Without the cross, there is no salvation. That’s the most important part—the plan of God. We were not redeemed by corruptible things such as silver and gold, or the vain traditions of our fathers but by the shed blood of Jesus Christ—the shed blood of the Lamb that was ordained before the foundations of the world. The cross, the cross, the cross!
Our focus must be on Christ, not yourself. You can’t earn anything from God. Put your eyes on Christ; fix them on Christ and what He did. Let your object of faith be the cross. The power source then is the Holy Spirit, who works through the means of the finished work of Christ to bring about what is needed for the believer—and that’s victory. We can have victory; it’s obtainable. Victory’s not something that’s out there somewhere, far in the distance. It’s obtainable to us right now, but we’ve got to do it God’s way. We’ve got to look unto Jesus; we need to depend on Christ and what He did at Calvary.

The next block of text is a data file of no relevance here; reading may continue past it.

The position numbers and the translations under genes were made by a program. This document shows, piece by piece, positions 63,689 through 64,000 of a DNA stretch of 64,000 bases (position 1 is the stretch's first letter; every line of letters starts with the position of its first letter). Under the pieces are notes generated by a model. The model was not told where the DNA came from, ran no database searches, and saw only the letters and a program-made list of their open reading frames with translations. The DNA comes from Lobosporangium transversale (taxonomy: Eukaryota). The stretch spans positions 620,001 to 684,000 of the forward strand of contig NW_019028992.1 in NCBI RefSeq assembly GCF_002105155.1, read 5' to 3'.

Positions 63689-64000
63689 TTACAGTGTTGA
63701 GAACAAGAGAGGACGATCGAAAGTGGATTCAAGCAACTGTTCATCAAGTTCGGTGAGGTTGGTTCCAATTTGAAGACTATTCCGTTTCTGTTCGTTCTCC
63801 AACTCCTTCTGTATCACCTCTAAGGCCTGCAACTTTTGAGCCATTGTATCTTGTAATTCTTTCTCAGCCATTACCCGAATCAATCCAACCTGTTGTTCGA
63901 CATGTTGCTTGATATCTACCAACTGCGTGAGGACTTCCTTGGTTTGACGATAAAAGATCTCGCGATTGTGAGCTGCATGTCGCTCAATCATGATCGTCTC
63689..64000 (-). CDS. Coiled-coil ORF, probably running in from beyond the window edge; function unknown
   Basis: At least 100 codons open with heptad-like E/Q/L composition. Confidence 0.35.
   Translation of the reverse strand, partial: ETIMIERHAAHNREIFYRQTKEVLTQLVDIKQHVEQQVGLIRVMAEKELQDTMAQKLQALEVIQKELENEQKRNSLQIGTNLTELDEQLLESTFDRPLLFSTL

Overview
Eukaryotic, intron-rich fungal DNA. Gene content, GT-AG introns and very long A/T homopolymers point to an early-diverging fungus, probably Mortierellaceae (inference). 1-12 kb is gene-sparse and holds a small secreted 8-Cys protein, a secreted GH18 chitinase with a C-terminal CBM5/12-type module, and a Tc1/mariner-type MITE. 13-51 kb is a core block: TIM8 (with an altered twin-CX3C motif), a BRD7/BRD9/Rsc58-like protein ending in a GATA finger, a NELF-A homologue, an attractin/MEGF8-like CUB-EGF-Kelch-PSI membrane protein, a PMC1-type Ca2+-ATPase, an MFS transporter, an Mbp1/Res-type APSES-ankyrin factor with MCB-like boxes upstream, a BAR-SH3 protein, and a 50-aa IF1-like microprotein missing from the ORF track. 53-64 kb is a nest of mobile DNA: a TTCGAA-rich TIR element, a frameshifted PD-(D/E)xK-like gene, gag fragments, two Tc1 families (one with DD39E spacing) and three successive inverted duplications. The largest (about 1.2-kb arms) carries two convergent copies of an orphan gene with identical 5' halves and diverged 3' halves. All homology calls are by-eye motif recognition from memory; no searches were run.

Paul said, “Looking unto Jesus, the author and the finisher of our faith.” The word author means that through the death of Jesus Christ, He bridged the gap between heaven and earth, between God and man. There was no way that man could ever hope to get to God based on his own righteousness. There was never a chance that man could ever approach God because man was a sinner, and God could not abide sin in any shape, form, or fashion. And so Jesus Christ would leave the splendors of glory, and He would come down to a sin-filled world for this one reason: to redeem mankind and bridge the gap between heaven and earth, between God and man.
You’ve heard about the partition—the curtain that separated the holy of holies, the most holy place. Man could not go into that place, only the great high priest could go in once a year, through the shedding of blood. But the very moment that Jesus Christ died on Calvary’s cross, the veil was torn from top to bottom. This signified that anybody could now enter into the holy of holies through the shed blood of Jesus. He’s the one who authored this.
When you think of an author, what do you think of? You think of someone who penned a work that hopefully scores of people will purchase and follow. Jesus Christ is the author. He started this work. He forged this path, and He was the only one who could. Man couldn’t do it but God could, and He did so through His Son, Jesus Christ.